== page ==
Automakers including Renault and SEAT have reportedly returned to 33-40% working in Spain. However, Volkswagen was reported by the Financial Times this week to have paused production of four key models just weeks after reopening its manufacturing headquarters in Wolfsburg, due to weak demand for new cars in Europe, amid forecasts by Moody’s that global car sales would shrink by a fifth in 2020, and by as much as 30% in western Europe.

In construction, major UK firm Taylor Wimpey announced in the first week of May it is making a return to production, using PPE equipment.

At the height of the lockdown, some 65% of UK construction sites by value had closed down, but by the first week in May that figure was down to 37%, according to data provider Glenigan, reported by Construction News. Still, UK-based GMB Union said in a statement Friday it is in urgent talks with construction giant JCB in an attempt to save nearly 1,500 jobs following a fall in demand due to coronavirus.

Steel output to fall in 2020

2019 itself wasn’t a great year for European steel, with a fall in apparent steel consumption of 5.3% on a weak manufacturing sector, according to Eurofer, and record high import levels eroding prices, leading the European Commission to beef up its import safeguards system. Early forecasts indicate this year will be far worse: MI analyst Ronnie Cecil said in a May 14 webinar he expects EU crude steel production to slump 10% to 141 million mt, barely above the 139 million mt of the 2009 economic crisis.

Steel pricing under pressure

An incipient steel price recovery in Europe early in 2020 following losses last year has been cut back in no uncertain terms by the pandemic.

European finished steel prices are taking a dive due to persistent demand slumps despite ramp-up efforts by key customer markets. The hot-rolled coil EXW Ruhr price – a benchmark for flat steel and heavily affected by the auto shutdowns – decreased around 11% since the beginning of March to Eur428.50/mt ($463/mt) EXW Ruhr on Friday, according to the daily Platts TSI Northwest European HRC index. Northwestern European mills have tried to hold offer prices up and searched for buyers outside Europe, but have had to make concessions over the past weeks.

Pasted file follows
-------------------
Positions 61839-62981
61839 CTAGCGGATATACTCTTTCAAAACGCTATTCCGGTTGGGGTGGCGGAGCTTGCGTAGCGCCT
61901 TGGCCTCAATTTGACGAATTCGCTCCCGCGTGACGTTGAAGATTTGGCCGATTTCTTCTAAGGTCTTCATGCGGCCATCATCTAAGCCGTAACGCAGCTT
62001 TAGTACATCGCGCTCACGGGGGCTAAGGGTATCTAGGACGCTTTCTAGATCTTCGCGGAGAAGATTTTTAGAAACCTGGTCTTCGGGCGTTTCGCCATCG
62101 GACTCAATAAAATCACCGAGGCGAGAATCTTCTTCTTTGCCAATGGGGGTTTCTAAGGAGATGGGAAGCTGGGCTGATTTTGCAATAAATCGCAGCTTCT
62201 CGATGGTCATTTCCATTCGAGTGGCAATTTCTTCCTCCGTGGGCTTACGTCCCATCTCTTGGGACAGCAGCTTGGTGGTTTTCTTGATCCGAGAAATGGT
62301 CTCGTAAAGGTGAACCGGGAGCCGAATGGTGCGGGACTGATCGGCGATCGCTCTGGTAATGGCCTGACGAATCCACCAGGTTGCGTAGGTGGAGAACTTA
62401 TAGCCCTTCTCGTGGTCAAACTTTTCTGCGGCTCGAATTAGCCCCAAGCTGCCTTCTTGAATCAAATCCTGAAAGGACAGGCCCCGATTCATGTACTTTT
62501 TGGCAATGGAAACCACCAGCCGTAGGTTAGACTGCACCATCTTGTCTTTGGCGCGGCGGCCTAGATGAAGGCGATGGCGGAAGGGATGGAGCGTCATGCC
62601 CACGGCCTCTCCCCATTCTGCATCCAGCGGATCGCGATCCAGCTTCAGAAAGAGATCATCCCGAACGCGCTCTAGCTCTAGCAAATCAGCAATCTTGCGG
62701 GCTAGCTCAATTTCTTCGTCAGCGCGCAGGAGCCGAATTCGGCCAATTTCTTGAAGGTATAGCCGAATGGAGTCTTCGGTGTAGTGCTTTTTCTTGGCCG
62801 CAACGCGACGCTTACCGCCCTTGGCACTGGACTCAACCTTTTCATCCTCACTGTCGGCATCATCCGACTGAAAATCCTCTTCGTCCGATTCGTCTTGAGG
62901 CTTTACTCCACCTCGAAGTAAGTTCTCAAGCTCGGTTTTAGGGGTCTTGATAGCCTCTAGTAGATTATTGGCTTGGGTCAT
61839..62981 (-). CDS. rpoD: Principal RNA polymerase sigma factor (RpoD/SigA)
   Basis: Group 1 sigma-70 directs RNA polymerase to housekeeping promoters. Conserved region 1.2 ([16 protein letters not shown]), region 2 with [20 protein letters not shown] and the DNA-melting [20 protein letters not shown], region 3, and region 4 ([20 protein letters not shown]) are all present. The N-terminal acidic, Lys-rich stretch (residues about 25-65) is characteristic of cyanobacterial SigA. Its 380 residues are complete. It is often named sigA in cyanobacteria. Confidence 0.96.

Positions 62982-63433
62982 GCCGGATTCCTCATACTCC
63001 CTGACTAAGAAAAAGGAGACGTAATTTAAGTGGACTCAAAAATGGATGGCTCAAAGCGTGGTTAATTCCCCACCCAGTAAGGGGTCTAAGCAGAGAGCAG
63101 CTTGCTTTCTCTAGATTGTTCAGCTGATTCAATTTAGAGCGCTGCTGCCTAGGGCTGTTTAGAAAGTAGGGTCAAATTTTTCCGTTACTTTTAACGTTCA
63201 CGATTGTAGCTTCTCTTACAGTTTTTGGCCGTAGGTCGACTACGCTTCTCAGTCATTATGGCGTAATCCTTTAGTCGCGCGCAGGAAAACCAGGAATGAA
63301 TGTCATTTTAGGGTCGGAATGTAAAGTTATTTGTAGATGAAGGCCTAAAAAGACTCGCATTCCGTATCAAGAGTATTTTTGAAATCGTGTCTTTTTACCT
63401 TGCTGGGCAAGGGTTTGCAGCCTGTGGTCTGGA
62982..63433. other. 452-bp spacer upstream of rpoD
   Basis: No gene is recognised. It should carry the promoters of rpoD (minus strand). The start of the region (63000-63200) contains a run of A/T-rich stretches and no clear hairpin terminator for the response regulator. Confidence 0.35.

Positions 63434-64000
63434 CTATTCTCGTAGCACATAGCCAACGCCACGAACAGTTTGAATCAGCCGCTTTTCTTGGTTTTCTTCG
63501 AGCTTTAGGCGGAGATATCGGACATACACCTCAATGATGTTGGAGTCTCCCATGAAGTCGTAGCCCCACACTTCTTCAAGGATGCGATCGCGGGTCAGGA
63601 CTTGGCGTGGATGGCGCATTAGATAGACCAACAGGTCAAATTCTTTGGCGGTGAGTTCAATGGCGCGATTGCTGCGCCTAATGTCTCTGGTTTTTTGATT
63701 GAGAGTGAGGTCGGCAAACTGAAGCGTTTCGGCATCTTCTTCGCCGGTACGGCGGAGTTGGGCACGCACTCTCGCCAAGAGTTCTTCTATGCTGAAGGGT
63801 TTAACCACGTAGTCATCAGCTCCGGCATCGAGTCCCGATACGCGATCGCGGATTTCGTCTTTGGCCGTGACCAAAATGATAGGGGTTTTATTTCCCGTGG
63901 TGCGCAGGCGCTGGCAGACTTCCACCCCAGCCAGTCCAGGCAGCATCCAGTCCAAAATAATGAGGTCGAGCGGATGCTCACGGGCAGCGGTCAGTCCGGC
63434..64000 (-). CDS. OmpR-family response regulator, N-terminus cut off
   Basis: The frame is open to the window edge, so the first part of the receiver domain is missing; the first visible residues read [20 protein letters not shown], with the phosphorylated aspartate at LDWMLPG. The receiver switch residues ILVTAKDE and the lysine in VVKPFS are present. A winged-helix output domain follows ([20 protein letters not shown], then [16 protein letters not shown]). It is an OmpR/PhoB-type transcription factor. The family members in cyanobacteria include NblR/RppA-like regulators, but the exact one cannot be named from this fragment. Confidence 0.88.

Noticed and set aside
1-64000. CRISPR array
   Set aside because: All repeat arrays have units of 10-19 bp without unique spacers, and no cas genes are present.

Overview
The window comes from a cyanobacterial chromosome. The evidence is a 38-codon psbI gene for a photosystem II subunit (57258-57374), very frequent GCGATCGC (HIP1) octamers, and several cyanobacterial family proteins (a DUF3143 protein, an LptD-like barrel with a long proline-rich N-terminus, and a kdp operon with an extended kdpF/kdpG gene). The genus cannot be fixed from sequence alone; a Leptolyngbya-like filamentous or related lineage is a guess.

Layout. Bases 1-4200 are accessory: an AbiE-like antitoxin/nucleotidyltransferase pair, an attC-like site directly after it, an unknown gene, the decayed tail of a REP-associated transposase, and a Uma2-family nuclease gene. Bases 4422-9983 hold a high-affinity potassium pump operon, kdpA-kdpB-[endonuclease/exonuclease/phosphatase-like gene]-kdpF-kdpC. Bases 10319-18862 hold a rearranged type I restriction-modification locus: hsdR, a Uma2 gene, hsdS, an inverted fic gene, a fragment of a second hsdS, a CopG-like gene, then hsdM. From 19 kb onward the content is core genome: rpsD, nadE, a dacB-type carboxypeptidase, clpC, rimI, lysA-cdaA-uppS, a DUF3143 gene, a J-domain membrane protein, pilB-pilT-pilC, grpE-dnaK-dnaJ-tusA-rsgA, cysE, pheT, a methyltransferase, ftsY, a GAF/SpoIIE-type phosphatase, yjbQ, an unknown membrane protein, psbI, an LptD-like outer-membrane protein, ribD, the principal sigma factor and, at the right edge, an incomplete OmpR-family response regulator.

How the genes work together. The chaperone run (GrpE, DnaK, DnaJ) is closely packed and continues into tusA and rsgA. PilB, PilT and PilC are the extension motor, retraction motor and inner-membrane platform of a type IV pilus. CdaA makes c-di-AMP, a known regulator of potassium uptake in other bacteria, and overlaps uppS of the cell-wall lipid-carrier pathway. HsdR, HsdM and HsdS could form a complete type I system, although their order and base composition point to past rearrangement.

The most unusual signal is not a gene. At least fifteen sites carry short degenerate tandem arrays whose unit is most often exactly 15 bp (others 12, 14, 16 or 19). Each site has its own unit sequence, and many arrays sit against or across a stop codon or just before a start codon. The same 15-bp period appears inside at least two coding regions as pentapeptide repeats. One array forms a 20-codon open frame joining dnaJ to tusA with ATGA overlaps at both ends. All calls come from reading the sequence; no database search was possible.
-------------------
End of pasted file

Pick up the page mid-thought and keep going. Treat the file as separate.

Increasingly more competitive import offers ex-Russia and Turkey for flat steel are putting additional pressure on domestic European price levels amid the demand slump.

Construction steel has also seen downward trends following weak demand, although rebar import quotas for some countries such as Turkey have been exhausted and European buyers have to look more into sourcing material domestically. Rebar prices have weakened further after intermittent price gains in late March as scrap supply tightened due to restrictions on scrap collection. While European scrap is firming again after a brief drop in late March, rebar did not follow the movement and fell since early April by 4.2% to Eur455/mt EXW NW Europe Friday, according to the weekly Platts TSI Northwest rebar assessment.

Broker expects ‘protracted’ lower demand

Ricardo Evangelista, senior analyst with online broker Activtrades, says that despite the economic restart in some European countries, “the lowered demand for metals is likely to be protracted,” keeping downward pressure on steel prices for some time. “The coronavirus fallout triggered the deepest global economic contraction since the second world war and the recovery won’t be V-shaped,” he said.

“The slowdown was too pronounced and many doubts remain, regarding the full extent of the virus impact; should we expect a second and third wave, and if so what will be their economic impact? How long before there is a vaccine or a cure? Will demand for cars and other heavy industry products go back to pre-crisis levels, in a post-COVID-19 world? Despite the lockdown easing, the future remains uncertain.”

— Diana Kinch, Laura Varriale and Annalisa Villa